The rhythm of Queer Eye teeters ever more between comfortingly familiar and droolingly rote, and the show’s sappiness was always almost as grating as it was life-affirming. As before, though, two factors save the series. One is the chemistry of the Fab Five, who grow wackier with each season, but who also pull off the appearance of caring about their subjects as full-fledged people. The other is the inherent human interest of the makeover recipients’ stories. Each episode requires detective work—for the viewer as much as for the Fab Five—to figure out what really underlies these folks’ all-instant-ramen diet or all-flip-flop footwear regimen.

Queer Eye basically gives the same answer to such mysteries every time. The issue is, to borrow terminology from another 21st-century gay TV fixture, the “inner saboteur.” It’s not just that these people lack the know-how or resources to do better for themselves, the show says. It’s that they don’t think they should do better for themselves. A viewer might read the subjects as overdosing on American workism and self-reliance, given that they almost seem too proud—too afraid of appearing frivolous—to muss over their own look. But the show insists that putting in effort for oneself is necessarily putting in effort for others, whether the other is the spouse who wants a cleaner house or the children who might benefit from nutrients that freezer food alone cannot provide.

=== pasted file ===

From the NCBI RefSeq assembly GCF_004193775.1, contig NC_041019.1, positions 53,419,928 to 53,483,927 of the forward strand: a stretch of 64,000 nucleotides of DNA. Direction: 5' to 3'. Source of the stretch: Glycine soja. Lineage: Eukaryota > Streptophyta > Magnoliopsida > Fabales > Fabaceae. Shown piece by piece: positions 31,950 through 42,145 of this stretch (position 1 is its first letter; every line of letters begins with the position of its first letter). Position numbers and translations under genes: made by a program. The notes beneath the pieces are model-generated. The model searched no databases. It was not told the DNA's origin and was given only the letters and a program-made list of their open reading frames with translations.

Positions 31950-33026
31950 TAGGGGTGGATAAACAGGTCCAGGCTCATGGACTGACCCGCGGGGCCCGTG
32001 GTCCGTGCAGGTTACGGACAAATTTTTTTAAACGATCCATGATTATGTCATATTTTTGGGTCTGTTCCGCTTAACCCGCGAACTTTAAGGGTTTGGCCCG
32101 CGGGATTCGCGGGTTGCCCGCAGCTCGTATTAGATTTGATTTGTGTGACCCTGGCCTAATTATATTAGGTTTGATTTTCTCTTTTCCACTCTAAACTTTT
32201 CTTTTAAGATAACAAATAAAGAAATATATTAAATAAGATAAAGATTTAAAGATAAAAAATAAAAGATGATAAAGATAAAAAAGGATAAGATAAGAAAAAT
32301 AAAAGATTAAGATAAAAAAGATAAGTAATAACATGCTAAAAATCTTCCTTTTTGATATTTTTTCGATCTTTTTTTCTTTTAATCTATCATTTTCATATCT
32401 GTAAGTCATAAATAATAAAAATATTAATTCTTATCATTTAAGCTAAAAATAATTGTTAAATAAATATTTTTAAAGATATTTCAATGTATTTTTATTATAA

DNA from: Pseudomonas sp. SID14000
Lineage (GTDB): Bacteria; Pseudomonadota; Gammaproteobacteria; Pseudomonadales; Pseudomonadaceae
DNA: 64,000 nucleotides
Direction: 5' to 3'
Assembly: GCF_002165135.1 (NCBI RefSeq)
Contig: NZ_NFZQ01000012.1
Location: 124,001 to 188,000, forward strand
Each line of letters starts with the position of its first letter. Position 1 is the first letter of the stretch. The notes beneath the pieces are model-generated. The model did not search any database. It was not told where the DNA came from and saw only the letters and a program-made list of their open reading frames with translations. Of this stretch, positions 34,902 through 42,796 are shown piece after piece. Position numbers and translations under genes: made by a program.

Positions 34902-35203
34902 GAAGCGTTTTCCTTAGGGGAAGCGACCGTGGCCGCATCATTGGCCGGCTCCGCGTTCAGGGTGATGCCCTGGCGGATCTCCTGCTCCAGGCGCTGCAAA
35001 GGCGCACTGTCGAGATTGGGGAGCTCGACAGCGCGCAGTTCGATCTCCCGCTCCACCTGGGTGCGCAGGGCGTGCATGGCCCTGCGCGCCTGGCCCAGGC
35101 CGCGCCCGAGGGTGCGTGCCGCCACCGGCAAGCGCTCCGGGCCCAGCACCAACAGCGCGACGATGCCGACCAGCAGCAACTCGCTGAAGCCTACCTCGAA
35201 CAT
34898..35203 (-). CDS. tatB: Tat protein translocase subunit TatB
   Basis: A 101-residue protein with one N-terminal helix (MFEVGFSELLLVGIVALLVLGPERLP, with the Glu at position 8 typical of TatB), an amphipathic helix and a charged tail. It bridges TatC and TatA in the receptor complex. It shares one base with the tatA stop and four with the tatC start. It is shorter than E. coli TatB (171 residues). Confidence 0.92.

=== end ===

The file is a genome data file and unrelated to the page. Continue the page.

Getting the subjects into shape is presented as an internal matter. As Jonathan Van Ness sits his clients down for a shampoo, he spends as much screen time on grooming tips as he does on, say, swapping stories about personal loss, or advocating for three minutes of mindfulness a day. Karamo Brown, the team’s culture expert, seems to spin a wheel and land on a different self-actualization exercise each installment. Or, sometimes, not different. In one episode, he brings a subject to a dance studio, and has him look in the mirror and write affirmations. In another, he brings a subject to a dance studio, and has her sit on the ground and talk about her feelings. To both people’s relief, neither is actually asked to dance.